Like me: Be curious – When you’re actively listening, your clients will love to talk about themselves. People remember how you make them feel. Make them feel heard.
Trust me: Be generous – Position yourself as an expert but don’t talk about yourself. Be generous with your knowledge.
Sell me: Be valuable – Repeat work and referrals are life. When a client is proud of the work you produce, they’ll act like they discovered you.
This approach is a far cry to what I perceived sales to be 20 years ago and far closer to what my (and our agency’s) approach is. Think about this when making your first contact – this could be via phone-call, email or in-person, whichever method your research determines is the best.
So, you got the meeting. I always think of facetime as tokens: the more you get, the more opportunity you have to build rapport and develop your relationship which is imperative for a person deciding upon a social media agency. A relationship that will require a lot of collaboration.
There are so many tips for meeting prep. However, the purpose of it should really be to fill in the gaps from your research, ask questions, and listen as much as you can. I like this structure from Chris Do, Founder of The Futur ,which should be considered at this stage:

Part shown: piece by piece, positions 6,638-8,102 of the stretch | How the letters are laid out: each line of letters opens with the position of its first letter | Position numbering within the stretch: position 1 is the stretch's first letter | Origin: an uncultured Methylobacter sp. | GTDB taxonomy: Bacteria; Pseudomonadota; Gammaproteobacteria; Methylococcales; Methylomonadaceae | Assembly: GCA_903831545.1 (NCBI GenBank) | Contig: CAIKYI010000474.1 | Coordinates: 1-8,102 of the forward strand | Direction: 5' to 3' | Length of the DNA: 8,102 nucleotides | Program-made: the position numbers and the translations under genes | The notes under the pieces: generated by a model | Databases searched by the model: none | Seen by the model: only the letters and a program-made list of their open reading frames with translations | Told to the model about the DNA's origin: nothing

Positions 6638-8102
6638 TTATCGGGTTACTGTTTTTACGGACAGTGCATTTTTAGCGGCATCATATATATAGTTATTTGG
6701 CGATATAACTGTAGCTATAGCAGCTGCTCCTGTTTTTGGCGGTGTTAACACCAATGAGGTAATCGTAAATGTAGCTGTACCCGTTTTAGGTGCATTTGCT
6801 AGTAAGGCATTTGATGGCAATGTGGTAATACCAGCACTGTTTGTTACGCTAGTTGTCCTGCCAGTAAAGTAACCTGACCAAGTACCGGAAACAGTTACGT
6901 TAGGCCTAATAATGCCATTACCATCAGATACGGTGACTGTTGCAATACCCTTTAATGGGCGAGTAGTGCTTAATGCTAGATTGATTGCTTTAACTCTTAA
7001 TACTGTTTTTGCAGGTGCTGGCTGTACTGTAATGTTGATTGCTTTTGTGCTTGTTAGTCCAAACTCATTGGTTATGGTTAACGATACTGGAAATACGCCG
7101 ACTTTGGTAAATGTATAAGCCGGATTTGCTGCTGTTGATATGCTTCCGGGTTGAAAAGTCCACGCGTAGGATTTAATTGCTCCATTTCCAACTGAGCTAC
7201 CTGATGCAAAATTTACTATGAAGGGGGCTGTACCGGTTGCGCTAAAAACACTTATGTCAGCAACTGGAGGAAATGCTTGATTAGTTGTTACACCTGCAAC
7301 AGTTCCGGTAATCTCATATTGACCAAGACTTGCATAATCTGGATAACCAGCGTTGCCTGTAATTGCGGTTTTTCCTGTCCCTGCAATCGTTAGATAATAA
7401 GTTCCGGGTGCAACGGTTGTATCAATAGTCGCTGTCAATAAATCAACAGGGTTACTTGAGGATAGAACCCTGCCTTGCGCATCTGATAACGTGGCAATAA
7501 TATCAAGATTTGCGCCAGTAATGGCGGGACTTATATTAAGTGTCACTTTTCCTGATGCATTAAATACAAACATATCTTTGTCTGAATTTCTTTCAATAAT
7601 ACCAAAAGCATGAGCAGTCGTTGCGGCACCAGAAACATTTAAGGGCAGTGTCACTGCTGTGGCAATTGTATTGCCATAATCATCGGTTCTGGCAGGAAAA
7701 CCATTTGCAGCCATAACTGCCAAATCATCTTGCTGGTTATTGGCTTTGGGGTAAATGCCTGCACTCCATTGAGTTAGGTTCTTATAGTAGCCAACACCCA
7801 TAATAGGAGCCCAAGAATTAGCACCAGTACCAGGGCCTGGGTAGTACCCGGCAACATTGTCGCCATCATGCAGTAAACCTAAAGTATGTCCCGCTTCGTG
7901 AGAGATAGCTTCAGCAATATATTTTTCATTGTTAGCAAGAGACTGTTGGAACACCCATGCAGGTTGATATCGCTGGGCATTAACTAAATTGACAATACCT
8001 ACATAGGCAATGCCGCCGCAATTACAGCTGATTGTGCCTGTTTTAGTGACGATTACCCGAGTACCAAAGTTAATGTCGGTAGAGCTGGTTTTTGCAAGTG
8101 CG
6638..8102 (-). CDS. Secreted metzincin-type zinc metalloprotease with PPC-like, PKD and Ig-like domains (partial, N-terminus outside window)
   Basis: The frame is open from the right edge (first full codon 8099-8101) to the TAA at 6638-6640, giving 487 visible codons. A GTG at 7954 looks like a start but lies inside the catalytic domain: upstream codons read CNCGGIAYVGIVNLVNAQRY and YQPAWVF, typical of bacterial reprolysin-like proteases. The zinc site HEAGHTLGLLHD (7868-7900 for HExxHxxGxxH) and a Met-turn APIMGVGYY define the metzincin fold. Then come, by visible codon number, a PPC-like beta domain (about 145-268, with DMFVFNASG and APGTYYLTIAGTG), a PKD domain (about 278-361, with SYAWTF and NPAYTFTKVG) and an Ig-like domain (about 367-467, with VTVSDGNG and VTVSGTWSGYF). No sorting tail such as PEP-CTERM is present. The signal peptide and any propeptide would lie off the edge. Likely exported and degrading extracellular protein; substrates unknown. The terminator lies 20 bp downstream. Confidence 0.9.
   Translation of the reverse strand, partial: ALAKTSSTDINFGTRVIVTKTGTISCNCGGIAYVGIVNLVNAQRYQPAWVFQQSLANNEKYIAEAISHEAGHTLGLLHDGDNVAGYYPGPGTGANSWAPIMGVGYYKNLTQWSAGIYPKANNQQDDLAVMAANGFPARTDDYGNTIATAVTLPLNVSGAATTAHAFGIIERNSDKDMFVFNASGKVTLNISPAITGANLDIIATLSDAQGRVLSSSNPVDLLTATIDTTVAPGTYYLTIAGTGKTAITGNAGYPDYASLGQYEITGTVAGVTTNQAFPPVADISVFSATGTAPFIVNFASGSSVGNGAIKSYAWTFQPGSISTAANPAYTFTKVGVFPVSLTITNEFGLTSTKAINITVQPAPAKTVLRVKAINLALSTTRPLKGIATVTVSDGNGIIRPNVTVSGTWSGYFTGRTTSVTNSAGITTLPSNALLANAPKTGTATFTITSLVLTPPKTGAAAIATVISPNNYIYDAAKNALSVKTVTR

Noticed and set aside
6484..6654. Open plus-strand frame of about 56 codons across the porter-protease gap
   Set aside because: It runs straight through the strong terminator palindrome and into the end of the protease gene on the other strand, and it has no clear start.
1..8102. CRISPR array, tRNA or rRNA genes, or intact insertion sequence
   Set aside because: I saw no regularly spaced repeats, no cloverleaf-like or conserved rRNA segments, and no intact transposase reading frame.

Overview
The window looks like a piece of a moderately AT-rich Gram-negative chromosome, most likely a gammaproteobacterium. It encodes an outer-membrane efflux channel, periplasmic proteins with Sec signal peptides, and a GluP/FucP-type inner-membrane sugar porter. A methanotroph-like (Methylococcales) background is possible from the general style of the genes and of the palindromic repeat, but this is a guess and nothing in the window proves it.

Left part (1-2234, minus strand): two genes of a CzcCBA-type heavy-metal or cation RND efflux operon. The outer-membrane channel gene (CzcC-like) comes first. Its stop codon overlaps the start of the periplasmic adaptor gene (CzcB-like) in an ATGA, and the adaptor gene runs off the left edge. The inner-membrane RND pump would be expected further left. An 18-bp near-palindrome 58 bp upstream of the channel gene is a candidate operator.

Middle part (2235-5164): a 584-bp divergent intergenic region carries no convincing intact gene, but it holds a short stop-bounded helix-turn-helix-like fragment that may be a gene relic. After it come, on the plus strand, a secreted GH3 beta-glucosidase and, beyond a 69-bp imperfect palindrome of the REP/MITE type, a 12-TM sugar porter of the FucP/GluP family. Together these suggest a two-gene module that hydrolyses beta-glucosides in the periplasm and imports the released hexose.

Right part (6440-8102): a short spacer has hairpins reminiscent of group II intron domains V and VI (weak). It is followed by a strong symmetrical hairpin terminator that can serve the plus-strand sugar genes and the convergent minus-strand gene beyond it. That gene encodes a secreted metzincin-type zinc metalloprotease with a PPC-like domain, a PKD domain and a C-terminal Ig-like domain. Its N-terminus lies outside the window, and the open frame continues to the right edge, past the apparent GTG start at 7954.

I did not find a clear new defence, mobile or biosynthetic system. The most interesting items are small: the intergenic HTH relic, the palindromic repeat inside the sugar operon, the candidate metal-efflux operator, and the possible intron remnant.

Serve – be of service to them
Ask – be curious
Listen – talk less; listen more
Empathise – feel their pain
The good news is that you’re at the proposal stage. The bad news is that I’d say you’re only 30-40% of the way to a successful sale.
I tend to think that this is also the time to consider whether this is absolutely the right thing for you. From everything you’ve learned up to this point, you might have a fair idea whether this is a piece of work you have to talk yourself into or (on the opposite end of the scale) whether it’s something that you can only talk yourself out of.